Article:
And this can have important consequences for Antarctica's diminishing ice sheet. "There is a need to understand how the flow of ice within Antarctica's ice sheet responds to warming and gain insight in atmospheric processes, cloud formation and snowfall," adds Nicole Van Lipzig, co-author of the study and professor of geography at KU Leuven.

A separate study found that the Antarctic ice sheet has lost substantial mass in the last two decades -- at an average rate of about 68 gigatons per year during the period 1992-2011.

"The unusually high snow accumulation in Dronning Maud Land in 2009 that we attributed to atmospheric rivers added around 200 gigatons of mass to Antarctica, which alone offset 15 per cent of the recent 20-year ice sheet mass loss," says Irina Gorodetskaya.

"This study represents a significant advance in our understanding of how the global water cycle is affected by atmospheric rivers. It is the first to look at the effect of atmospheric rivers on Antarctica and to explore their role in cryospheric processes of importance to the global sea level in a changing climate," says Martin Ralph, contributor to the study and Director of the Center for Western Weather and Water Extremes at the University of California, San Diego.

"Moving forward, we aim to explore the impact of atmospheric rivers on precipitation in all Antarctic coastal areas using data records covering the longest possible time period. We want to determine exactly how this phenomenon fits into climate models," says Irina Gorodetskaya.

"Our results should not be misinterpreted as evidence that the impacts of global warming will be small or reversed due to compensating effects. On the contrary, they confirm the potential of Earth's warming climate to manifest itself in anomalous regional responses. Thus, our understanding of climate change and its worldwide impact will strongly depend on climate models' ability to capture extreme weather events, such as atmospheric rivers and the resulting anomalies in precipitation and temperature," she concludes.

View the original article here

Tuesday, February 17, 2015

Improving forecasts for rain-on-snow flooding

Many of the worst West Coast winter floods pack a double punch. Heavy rains and melting snow wash down the mountains together to breach riverbanks, wash out roads and flood buildings.

These events are unpredictable and difficult to forecast. Yet they will become more common as the planet warms and more winter precipitation falls as rain rather than snow.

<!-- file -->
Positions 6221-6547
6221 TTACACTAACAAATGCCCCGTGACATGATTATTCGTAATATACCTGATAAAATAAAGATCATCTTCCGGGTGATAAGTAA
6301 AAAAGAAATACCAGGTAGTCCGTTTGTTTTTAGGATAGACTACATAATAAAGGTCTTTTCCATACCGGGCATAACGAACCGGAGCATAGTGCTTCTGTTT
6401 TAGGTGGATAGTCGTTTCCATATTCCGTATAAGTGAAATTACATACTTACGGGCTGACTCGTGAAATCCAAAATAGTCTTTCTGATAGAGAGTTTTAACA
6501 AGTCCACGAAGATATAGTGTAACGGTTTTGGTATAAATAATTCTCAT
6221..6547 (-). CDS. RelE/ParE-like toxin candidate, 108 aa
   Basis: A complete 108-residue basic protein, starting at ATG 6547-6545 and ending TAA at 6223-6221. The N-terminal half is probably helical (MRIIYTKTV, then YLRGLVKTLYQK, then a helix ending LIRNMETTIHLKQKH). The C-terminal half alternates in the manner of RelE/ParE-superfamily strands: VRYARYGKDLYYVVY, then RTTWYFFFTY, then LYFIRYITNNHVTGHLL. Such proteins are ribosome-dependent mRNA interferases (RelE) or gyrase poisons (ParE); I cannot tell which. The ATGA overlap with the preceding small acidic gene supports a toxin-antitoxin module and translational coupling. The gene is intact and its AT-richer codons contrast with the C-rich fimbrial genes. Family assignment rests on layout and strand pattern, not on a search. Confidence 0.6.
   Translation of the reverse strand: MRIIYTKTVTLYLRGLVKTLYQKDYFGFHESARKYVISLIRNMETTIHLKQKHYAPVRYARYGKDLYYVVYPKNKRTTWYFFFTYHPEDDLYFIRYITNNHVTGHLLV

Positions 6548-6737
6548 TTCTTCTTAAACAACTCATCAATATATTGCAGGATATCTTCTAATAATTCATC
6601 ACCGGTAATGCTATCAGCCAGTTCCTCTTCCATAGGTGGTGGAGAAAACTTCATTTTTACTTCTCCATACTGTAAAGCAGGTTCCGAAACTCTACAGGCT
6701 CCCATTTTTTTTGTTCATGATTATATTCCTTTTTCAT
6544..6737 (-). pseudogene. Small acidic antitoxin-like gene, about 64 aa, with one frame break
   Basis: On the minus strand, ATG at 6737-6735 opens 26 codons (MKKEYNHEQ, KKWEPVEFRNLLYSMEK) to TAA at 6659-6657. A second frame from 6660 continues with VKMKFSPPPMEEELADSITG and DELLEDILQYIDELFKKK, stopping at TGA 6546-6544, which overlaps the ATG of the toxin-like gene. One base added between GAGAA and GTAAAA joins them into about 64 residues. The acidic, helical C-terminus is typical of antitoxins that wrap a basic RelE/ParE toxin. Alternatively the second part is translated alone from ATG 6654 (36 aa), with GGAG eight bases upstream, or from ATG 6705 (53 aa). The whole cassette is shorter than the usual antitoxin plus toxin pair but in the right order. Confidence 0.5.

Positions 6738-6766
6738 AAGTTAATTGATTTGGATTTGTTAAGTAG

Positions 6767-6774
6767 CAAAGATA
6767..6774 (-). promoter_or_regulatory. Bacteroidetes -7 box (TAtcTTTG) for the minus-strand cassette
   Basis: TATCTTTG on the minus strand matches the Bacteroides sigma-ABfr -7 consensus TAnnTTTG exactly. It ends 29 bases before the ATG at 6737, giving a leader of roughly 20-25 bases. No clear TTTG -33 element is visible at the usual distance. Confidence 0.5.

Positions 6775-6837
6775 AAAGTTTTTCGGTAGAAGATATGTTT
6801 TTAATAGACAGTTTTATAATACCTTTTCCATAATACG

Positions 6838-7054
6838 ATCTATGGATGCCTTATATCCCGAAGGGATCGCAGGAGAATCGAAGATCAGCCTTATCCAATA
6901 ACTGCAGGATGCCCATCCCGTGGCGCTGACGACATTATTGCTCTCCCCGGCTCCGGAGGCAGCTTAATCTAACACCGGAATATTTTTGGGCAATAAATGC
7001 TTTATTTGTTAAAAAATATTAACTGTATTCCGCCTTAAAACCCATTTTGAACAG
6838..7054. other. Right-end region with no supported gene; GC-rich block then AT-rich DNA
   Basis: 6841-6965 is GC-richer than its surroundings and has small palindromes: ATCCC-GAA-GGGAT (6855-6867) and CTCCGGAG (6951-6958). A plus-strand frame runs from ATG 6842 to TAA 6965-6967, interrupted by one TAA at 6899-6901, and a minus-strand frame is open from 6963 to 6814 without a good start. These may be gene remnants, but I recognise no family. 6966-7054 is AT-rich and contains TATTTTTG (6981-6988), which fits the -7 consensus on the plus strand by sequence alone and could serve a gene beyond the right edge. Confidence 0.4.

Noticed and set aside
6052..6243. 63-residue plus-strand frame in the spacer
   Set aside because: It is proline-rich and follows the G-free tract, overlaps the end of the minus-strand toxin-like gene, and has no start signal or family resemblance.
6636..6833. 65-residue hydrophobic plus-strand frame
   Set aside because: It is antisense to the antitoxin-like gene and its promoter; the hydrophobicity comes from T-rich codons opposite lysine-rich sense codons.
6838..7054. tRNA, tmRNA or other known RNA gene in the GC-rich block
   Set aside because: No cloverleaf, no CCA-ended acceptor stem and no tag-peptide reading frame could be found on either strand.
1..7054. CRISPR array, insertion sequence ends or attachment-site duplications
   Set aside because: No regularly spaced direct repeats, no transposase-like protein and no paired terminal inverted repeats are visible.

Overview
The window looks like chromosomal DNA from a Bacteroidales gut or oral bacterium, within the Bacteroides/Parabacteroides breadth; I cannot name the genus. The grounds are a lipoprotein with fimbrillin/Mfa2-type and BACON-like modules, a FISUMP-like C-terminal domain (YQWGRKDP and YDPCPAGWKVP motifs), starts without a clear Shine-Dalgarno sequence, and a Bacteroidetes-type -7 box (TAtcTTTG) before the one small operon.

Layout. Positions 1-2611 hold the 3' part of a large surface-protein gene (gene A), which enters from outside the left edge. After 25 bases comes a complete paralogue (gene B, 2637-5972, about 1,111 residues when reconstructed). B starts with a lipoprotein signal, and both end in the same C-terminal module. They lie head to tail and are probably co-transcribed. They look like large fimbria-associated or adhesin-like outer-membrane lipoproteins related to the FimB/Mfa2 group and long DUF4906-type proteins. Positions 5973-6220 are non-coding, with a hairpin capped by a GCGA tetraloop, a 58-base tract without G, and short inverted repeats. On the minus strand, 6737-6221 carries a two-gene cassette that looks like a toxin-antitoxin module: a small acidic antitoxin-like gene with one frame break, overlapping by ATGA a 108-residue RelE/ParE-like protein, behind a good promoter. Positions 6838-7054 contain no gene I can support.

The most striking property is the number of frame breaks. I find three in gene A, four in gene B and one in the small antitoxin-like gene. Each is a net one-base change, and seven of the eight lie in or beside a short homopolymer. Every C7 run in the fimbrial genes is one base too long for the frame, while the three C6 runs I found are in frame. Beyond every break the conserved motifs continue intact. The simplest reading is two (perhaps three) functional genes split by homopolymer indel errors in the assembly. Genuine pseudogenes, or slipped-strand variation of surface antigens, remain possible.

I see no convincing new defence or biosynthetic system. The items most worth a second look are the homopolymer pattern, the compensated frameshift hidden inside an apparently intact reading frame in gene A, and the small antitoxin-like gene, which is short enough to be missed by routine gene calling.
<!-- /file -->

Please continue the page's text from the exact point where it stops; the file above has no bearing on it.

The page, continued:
University of Washington mountain hydrology experts are using the physics behind these events to better predict the risks.

"One of the main misconceptions is that either the rain falls and washes the snow away, or that heat from the rain is melting the snow," said Nicholas Wayand, a UW doctoral student in civil and environmental engineering. He will present his research Dec. 18 at the annual meeting of the American Geophysical Union.

Most of the largest floods on record in the western U.S. are associated with rain falling on snow. But it's not that the rain is melting or washing away the snow.

Instead, it's the warm, humid air surrounding the drops that is most to blame for the melting, Wayand said. Moisture in the air condenses on the cold snow just like water droplets form on a cold drink can. The energy released when the humid air condenses is absorbed by the snow. The other main reason is that rainstorms bring warmer air, and this air blows across the snow to melt its surface. His work support previous research showing that these processes provide 60 to 90 percent of the energy for melting.

Places that experience rain-on-snow flooding are cities on rivers that begin in the mountains, such as Sacramento, California, and Centralia, Washington. In the 1997 New Year's Day flood in Northern California, melting snow exacerbated flooding, which broke levees and caused millions of dollars in damage. The biggest recent rain-on-snow event in Washington was the 2009 flood in the Snoqualmie basin. And the Calgary flood in summer of 2013 included snow from the Canadian Rockies that caused rivers to overflow their banks.

The UW researchers developed a model by recreating the 10 worst rain-on-snow flooding events between 1980 and 2008 in three regions: the Snoqualmie basin in Washington state, the upper San Joaquin basin in central California and the East North Fork of the Feather River basin in southern California.

Their results allow them to gauge the risks for any basin and any incoming storm. The three factors that matter most, they found, are the shape of the basin, the elevation of the rain-to-snow transition before and during the storm, and the amount of tree cover. Basins most vulnerable to snowmelt are treeless basins with a lot of area within the rain-snow transition zone, where the precipitation can fall as snow and then rain.

Trees reduce the risk of flooding because they slow the storm's winds.

"If you've ever been in a forest on a windy day, it's a lot calmer," Wayand said. That slows the energy transferred from condensation and from contact with warm air to the snowpack.

Simulations also show that meltwater accounted for up to about a quarter of the total flooding. That supports earlier research showing that snow is not the main contributor to rain-on-snow floods, but cannot be neglected since it adds water to an already heavy winter rainstorm.

The complexity of mountain weather also plays a role.

"The increase in precipitation with elevation is much greater than usual for some of these storms," said Jessica Lundquist, a UW associate professor of civil and environmental engineering. "Higher flows can result from heavier rainfall rates at higher elevations, rather than from snowmelt."